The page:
A legal compass to navigate health systems transformation?
Legal frameworks: securing value for money through building back better
Countries committed to progressing towards universal health coverage (UHC) as per the Sustainable Development Goals (SDGs) increasingly condone a Health Systems Transformation approach as the only strategic orientation to drive significant and operational progress.
This is in particular to : strengthen service coverage ; improve access to health services; protect against financial risks linked to access to those services ; and increasingly strive to provide better quality of service.
Since the design, planning, regulation and organisation of health systems are falling within the jurisdiction of public authorities, governance is at the nexus of health systems transformation. A multifold concept, Governance is defined by the Asian Development Bank as « the manner in which power is exercised in the management of a country’s economic and social resources for development”.
Applied to the health sector, this entails that policy and decision makers are entrusted powers to organise and deliver a number of benefits, underpinned by a range of capabilities, whether in scientific and clinical areas or in management, financial, and legal areas.
Against this backdrop, legal frameworks prove essential to provide clear, stringent dynamics to organise and transform health systems from the design stage of norms to the delivery of services and benefits to the final users.
To paraphrase a fine British Comedy, one has a feeling that « law, actually, is all around us ».
Health Systems transformation: Law actually is all around us
In broad terms, the rule of law proves essential to bolster and operationalize health transformation to secure value for money across health choices.
This is best illustrated by the variety of areas that require the support of branches of law such as those mentioned hereunder:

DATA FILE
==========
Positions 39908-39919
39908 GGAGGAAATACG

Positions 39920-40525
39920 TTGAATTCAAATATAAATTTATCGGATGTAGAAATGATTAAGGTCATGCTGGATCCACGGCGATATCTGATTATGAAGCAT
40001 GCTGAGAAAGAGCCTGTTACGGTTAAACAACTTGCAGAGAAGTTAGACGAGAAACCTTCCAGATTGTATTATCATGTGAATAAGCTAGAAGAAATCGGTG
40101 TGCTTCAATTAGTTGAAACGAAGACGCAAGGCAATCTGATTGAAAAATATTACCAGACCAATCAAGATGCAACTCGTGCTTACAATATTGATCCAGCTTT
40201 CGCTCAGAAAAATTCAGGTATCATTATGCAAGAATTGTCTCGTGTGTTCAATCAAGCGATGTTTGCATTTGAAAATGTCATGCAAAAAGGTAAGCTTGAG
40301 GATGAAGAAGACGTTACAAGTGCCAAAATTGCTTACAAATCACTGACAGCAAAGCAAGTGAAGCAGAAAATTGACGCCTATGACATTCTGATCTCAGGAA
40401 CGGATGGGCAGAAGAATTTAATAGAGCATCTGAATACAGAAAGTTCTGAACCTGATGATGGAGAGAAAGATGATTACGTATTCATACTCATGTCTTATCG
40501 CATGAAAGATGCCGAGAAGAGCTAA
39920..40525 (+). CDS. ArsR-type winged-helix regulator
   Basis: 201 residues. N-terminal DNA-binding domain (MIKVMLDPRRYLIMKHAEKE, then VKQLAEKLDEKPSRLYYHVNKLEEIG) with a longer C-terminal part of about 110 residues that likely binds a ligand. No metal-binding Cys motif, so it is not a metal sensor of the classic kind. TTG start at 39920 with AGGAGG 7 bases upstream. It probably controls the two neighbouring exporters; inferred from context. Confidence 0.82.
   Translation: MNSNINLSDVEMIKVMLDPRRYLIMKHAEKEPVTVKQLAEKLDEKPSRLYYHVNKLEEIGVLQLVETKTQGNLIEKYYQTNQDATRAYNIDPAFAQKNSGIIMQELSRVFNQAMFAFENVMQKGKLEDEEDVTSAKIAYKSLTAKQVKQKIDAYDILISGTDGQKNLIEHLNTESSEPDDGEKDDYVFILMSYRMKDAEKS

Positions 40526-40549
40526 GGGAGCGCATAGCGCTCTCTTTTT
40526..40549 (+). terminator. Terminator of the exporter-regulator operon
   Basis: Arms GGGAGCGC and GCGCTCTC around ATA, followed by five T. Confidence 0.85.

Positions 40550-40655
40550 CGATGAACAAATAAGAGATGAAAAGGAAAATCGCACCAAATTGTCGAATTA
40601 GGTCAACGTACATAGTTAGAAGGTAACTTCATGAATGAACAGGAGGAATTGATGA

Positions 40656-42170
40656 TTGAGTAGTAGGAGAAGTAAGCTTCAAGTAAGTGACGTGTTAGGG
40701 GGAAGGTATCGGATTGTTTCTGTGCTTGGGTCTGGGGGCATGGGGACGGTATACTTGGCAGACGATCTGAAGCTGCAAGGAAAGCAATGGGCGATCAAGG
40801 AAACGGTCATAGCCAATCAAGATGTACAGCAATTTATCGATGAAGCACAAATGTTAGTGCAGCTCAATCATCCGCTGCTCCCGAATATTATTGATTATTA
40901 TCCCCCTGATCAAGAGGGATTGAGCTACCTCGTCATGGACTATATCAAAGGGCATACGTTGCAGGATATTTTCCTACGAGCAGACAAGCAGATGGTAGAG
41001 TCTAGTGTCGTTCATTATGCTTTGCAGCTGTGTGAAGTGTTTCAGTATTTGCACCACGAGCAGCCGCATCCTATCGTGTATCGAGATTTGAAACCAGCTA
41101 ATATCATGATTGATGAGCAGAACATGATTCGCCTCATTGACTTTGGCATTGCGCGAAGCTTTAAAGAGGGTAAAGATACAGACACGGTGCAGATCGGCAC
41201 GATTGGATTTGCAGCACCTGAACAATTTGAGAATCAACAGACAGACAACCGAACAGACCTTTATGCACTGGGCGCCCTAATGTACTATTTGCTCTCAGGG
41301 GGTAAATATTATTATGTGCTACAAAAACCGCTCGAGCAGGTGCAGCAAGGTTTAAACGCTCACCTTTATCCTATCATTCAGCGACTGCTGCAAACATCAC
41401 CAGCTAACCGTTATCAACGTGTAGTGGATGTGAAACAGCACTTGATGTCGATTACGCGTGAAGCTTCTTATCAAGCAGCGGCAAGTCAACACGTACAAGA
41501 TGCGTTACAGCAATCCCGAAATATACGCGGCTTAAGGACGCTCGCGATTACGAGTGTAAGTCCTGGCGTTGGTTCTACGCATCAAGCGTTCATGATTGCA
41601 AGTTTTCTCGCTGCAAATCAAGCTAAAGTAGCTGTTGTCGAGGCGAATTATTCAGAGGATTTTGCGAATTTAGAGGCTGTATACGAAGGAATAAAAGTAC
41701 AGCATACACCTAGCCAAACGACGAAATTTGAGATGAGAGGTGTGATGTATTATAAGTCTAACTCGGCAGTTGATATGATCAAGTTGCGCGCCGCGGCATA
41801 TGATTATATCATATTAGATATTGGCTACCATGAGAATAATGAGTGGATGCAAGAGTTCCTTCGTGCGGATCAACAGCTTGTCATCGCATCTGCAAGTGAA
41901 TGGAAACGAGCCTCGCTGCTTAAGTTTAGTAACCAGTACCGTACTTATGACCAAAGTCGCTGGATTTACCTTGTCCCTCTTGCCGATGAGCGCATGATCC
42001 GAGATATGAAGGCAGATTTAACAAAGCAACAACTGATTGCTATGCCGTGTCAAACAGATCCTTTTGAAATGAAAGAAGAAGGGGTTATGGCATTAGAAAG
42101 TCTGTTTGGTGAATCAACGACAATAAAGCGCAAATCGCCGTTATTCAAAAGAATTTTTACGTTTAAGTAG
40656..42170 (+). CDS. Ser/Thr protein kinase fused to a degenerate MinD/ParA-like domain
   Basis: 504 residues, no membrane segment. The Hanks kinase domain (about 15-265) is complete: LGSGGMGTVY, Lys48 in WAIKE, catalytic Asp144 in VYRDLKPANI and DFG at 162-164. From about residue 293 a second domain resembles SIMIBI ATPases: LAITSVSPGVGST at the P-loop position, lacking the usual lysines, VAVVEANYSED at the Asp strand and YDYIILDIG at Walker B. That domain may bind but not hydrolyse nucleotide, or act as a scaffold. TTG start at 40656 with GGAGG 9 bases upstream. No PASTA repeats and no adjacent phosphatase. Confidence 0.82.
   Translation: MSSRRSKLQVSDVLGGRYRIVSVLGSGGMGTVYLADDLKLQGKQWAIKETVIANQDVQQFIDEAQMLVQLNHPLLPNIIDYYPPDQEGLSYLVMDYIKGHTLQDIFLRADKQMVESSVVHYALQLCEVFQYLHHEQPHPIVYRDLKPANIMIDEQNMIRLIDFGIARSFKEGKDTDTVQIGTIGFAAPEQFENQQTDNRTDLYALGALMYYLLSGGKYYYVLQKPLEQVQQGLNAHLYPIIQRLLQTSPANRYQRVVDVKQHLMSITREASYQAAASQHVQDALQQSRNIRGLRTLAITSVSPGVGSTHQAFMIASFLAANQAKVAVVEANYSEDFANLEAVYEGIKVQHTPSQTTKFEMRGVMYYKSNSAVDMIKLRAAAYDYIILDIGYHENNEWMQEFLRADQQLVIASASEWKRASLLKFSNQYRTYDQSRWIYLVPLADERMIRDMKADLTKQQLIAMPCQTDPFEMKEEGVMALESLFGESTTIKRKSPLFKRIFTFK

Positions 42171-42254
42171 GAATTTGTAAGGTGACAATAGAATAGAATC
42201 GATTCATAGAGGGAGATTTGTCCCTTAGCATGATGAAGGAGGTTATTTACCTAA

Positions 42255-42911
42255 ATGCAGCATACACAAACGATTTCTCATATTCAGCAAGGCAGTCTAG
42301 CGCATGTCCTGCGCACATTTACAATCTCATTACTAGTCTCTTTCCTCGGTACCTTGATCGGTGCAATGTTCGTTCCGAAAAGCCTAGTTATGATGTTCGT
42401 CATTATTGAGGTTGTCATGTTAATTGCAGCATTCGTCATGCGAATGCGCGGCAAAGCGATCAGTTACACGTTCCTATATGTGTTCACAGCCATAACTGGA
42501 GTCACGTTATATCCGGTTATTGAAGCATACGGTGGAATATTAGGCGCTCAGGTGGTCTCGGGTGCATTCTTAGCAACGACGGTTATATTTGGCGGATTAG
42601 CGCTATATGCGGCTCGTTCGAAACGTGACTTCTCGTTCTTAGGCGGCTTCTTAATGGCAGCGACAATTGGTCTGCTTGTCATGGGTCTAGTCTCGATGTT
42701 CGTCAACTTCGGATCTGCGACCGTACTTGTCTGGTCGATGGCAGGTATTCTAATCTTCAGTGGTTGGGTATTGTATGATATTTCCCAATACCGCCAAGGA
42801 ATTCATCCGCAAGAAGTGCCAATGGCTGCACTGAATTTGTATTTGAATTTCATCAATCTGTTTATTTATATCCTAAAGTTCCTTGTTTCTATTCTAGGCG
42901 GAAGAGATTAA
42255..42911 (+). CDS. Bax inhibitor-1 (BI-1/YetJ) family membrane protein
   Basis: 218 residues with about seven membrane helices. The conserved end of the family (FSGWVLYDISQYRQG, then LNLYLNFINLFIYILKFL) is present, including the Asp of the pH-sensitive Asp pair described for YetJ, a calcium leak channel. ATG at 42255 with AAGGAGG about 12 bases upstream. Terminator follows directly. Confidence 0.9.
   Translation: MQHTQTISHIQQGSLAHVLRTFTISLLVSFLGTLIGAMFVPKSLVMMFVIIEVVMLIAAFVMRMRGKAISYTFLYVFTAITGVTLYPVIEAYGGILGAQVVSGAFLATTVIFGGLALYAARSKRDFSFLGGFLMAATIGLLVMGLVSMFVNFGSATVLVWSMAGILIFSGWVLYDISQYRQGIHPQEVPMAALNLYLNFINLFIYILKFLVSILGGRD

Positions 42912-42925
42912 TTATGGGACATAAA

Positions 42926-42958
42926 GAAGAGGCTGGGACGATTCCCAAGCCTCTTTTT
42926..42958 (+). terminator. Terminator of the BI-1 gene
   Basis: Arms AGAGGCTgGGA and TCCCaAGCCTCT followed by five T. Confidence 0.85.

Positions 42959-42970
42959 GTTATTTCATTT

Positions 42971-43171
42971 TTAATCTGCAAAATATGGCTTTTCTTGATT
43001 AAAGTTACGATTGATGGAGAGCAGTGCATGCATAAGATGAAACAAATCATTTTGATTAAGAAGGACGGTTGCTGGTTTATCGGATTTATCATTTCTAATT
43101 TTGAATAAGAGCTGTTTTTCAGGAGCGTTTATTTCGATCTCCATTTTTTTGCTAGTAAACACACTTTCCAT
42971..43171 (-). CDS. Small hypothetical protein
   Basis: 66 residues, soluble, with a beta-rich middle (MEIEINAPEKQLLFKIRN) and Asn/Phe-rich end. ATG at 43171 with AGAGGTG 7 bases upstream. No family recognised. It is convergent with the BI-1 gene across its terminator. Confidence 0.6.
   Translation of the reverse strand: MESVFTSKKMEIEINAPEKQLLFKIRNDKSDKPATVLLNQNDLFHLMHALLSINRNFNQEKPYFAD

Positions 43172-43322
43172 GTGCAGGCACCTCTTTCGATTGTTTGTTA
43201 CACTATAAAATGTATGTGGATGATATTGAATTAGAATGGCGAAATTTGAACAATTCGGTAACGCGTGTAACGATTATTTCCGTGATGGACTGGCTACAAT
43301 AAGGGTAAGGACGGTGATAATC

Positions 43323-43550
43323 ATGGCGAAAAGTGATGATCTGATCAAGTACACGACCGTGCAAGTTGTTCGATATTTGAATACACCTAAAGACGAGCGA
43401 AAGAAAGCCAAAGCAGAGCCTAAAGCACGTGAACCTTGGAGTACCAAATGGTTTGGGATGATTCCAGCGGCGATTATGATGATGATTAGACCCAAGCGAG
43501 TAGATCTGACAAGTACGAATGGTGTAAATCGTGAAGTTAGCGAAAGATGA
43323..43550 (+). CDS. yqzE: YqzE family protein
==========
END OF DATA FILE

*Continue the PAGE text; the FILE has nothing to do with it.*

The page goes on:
- Constitutional law to define which authorities are entrusted with normative and regulatory roles as well as to scope out the extent of potential rights to health granted to individuals.
Public law in general will provide for administrative and judicial appeals against decisions which will affect health services users.
Moreover, the protection of fundamental rights falls within this jurisdiction, calling for legal expertise to help strengthen users’ rights which can range from right to access to care to confidentiality, fair treatment, transparency of decision, etc.
- Administrative law to understand the devolution of powers of organisation, planning and delivery of public services and the interactions between stakeholders (e.g. decentralisation of health services ; collaboration between the ministerial departments in charge of health, social affairs, and finance ; or else the overlaps between ministries in charge of infrastructure, energy and health to strengthen health infrastructure while ensuring that these assets comply with different sets of norms)
- Environmental law and the array of increasingly stringent norms to encourage healthy behaviours and environments, while promoting health a!nd limiting emissions of pollution.
Public law will define the extent of the environmental norms and regulations will also impact the way that the health sector abides by these norms (think medical waste treatment or the recycling of nuclear waste in oncology/radiotherapy centres, a trend which is increasing across regions)
- Public business law and contracting will also provide the organisational and managerial instruments to collaborate across public and private stakeholders: procuring goods, assets, commodities, drugs, technologies or bioequipments require contracting.
The Public-Private Partnerships (PPP) agenda which pertains to procurement and public contracts also demands strong health stewardship skill mix across long term projects’ lifecycles and thus robust legal capacities for public health stewards teams
- Tax law will determine the course of health financing as well as budget allocation rules that will apply to the health sector: domestic funding for health or fiscal space for health rely primarily on the vehicle of tax law which has to be navigated by health policy makers